Apple Inc.’s (NASDAQ:AAPL) bread and butter is innovation. The company earned itself a spot in the pantheon of great technology companies with the launch of the iPhone and has maintained its commanding position in the market because of its ability to launch new and improved devices at a fairly frightening pace.
But innovation, as many long-term watchers of the tech market know, is hard to do consistently and continuously. Apple managed to leap ahead of the competition with the launch of the iPod, iPhone, and iPad, rare back-to-back-to-back successes that launched the company into the stratosphere. But now, some fear that the company has run out of mojo.
The problem (imagine air quotes around that word) is that Apple established its identity as a company that did not simply exceed expectations: It smashed them. During its ramp up — ostensibly beginning about 2005 but perhaps really beginning with the launch of the first iPhone in 2007 — Apple’s product releases repeatedly and reliably redefined the gold standard for must-have devices, and the enormous demand for the technology (plus the pursuant earnings growth) continually shocked investors.
Apple’s enormous growth was a result of innovation, but without the launch of another category-defining product, the afterburners have run out of fuel.
But while there is no real guarantee that a company will find the spark of innovation, a healthy budget for research and development can help foster the environment in which that spark can occur.
According to Apple’s fiscal 2013 year-end 10-K report to the U.S. Securities and Exchange Commission, the company grew its research and development budget by 32 percent to $4.47 billion this year. That’s about 3 percent of total net sales. In 2012, Apple’s R&D budget was about $3.38 billion, or 2 percent of total net sales. The year before, it was $2.43 billion, also 2 percent of sales.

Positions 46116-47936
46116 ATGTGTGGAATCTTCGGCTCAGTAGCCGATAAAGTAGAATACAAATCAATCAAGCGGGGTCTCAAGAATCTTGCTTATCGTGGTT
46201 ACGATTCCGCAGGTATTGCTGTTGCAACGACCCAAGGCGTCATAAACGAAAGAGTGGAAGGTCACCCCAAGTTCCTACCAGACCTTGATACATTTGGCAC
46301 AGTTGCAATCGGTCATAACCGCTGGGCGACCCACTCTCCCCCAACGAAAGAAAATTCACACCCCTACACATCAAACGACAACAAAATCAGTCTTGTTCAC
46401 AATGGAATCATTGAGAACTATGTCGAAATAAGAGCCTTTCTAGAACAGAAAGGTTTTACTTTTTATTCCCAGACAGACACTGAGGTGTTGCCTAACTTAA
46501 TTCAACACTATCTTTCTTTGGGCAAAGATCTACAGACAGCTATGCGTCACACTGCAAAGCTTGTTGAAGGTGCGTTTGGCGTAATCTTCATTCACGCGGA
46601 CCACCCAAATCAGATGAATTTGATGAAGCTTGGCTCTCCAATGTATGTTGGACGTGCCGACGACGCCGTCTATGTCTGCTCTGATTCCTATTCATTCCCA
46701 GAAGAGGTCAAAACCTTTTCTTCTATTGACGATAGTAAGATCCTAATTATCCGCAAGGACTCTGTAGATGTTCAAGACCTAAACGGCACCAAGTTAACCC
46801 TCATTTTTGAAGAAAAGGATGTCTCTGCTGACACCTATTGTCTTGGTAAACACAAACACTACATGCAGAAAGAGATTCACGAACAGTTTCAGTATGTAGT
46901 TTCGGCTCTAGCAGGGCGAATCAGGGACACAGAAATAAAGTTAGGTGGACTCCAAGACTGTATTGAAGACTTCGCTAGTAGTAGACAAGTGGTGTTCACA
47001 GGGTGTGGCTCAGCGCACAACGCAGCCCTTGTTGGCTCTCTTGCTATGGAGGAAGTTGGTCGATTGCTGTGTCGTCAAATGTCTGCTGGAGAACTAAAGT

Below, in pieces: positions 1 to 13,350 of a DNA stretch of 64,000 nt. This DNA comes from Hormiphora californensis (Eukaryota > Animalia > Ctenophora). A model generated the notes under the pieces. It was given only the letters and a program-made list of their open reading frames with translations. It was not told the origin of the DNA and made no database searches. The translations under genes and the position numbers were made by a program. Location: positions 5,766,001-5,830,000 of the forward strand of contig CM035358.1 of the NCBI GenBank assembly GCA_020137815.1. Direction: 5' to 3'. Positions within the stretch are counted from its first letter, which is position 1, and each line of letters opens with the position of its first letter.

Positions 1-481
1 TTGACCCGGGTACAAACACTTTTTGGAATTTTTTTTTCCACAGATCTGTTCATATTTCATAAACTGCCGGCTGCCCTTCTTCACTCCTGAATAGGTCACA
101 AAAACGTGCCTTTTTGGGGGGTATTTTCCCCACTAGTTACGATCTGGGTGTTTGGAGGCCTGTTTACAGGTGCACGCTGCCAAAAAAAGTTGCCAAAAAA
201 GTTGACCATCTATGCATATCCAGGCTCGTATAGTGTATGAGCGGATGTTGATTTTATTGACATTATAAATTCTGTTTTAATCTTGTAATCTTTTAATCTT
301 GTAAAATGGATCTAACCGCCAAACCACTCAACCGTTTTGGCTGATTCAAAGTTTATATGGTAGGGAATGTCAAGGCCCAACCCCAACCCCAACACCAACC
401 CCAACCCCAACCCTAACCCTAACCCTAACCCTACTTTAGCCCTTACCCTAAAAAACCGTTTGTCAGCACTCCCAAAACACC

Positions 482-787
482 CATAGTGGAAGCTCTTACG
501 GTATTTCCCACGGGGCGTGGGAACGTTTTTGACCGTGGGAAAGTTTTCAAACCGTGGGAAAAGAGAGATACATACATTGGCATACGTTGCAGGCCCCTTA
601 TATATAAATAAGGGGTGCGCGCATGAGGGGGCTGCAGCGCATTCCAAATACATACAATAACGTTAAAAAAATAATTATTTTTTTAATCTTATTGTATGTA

“The Company continues to believe that focused investments in R&D are critical to its future growth and competitive position in the marketplace and are directly related to timely development of new and enhanced products that are central to the Company’s core business strategy,” the firm said in the report. “As such, the Company expects to make further investments in R&D to remain competitive.”
This may seem like an absurd amount of money to invest in R&D, but it is critical to do so in the tech industry. Google Inc. (NASDAQ:GOOG), for example, spent $6.8 billion on R&D in fiscal 2012 (about 13.5 percent of revenue), up from $5.2 billion in 2011 (13.6 percent of revenue) and $3.8 billion in 2010 (12.8 percent of revenue). In 2012, Google said, “We expect that research and development expenses will increase in dollar amount and may increase as a percentage of total revenues in 2013 and future periods because we expect to continue to invest in building the necessary employee and system infrastructure required to support the development of new, and improve existing, products and services.”
Is Apple likely to increase its R&D budget to the size of Google’s? In absolute dollars, it could happen in the future. As a share of revenue, it is more unlikely, given Apple’s enormous revenue stream.